Background Nosocomial bloodstream infection (nBSI) is an important clinical concern among COVID-19 hospitalised patients. It can cause sepsis and septic shock leading to high morbidity, mortality, and the emergence of antibiotic resistance. The aim of this case–control study is to identify the risk factors associated with the nBSI development in COVID-19 hospitalised patients and its incidence.
Methods and analysis A retrospective case–control study will be performed. Cases will include nBSI episodes of adult patients (≥18 years) admitted to Hospital Universitari Germans Trias i Pujol, Barcelona, Spain, from April to December 2020 with a diagnosis of SARS-CoV-2 pneumonia. Patients transferred from other hospitals will be excluded. Controls will include hospitalisation episodes of COVID-19 patients without nBSI. We will recruit a minimum of 74 nBSI episodes (cases) and 74 controls (according to sample size calculation). We will collect data on sociodemographics, clinical status at admission, hospital admission, in-hospital mortality, and exposure data (use of antivirals, glucocorticoids or immunomodulatory agents, length of hospitalisation, and use of medical devices such as intravenous catheters). A bivariate and a subsequent multivariate regression analysis will be performed to assess the independent effect of the associated risk factors after adjusting for confounders. The nBSI incidence rate will be estimated according to the number of nBSI episodes in admitted COVID-19 patients among the total person-month of follow-up.
Ethics and dissemination The protocol of this study was approved by the Ethical Committee for Drug Investigation of the Hospital Universitari Germans Trias i Pujol. The results of this case–control study will be published in a peer reviewed journal.
- case-control studies
- critical care
- drug-related side effects and adverse reactions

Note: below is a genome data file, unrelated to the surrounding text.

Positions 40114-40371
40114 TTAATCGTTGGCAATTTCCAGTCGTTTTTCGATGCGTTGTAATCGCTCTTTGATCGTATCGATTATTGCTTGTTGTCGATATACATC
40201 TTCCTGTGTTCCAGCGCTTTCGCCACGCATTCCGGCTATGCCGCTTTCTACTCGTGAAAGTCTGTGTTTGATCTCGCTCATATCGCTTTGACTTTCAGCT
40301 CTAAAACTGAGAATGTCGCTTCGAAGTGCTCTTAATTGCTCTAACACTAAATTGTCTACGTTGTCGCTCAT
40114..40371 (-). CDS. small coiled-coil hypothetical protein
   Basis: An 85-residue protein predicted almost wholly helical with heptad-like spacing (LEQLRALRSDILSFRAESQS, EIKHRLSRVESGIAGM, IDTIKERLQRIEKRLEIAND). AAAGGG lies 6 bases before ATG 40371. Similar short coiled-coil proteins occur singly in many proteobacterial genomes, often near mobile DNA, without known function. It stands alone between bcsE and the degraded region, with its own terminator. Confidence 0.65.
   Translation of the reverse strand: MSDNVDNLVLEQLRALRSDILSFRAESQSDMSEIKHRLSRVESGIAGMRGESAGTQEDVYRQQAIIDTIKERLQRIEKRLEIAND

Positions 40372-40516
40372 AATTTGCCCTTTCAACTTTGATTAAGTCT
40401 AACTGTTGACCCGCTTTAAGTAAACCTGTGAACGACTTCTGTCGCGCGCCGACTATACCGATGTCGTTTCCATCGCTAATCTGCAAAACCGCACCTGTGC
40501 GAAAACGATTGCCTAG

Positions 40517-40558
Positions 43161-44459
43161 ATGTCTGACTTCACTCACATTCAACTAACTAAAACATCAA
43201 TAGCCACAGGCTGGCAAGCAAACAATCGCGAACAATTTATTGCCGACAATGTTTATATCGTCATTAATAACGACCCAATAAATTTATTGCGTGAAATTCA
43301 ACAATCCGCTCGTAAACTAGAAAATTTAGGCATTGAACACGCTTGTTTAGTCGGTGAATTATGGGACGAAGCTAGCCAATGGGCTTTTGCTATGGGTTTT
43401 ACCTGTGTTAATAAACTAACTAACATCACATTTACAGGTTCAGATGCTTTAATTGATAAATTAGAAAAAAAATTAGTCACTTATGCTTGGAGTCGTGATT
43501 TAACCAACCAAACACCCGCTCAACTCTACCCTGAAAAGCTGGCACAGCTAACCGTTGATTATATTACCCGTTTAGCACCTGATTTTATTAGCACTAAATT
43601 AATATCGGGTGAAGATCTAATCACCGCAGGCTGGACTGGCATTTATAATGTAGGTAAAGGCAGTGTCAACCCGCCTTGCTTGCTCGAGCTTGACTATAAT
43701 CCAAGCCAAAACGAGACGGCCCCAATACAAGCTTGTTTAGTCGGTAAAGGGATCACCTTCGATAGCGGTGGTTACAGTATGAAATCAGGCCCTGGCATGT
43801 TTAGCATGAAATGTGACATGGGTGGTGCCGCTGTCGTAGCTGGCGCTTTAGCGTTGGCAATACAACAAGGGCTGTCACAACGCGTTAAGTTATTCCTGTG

- pharmacy service
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- case-control studies
- critical care
- drug-related side effects and adverse reactions
- pharmacy service
The COVID-19 pandemic, caused by the severe acute respiratory syndrome coronavirus 2 (SARS-CoV-2), is one of the biggest challenges undergone by health professionals around the world, being a public health emergency of international concern. From the first case reported in December 2019 in Wuhan, China, SARS-CoV-2 spread progressively to other countries, saturating hospitals throughout the world and leading to an unprecedented strain on hospital resources.1 2
Hospitalised patients are susceptible to hospital-acquired infections such as bacterial bloodstream infections (BSIs).3 BSIs can cause sepsis and septic shock which can lead to high morbidity and mortality.4–7 A systematic review which aimed to estimate the total number of BSI episodes and related deaths per year in North America and Europe showed that there were over 1.2 million BSI episodes that caused 157 000 deaths per year in Europe, based on studies performed in Denmark, England, and Finland.8 Nosocomial bloodstream infections (nBSI), which occur beyond the first 48 hours of hospitalisation, are associated with high mortality and healthcare resource consumption, especially in intensive care units (ICUs), and are one of the biggest clinical concerns regarding the quality of care and patient safety.4 5 9–13 Also, the emergence and spread of antibiotic-resistant bacteria are of great concern. Due to the emergence of antimicrobial resistance, treatment has become difficult, especially for infections caused by gram-negative bacteria, which can be serious and even fatal in hospitalised patients.14 15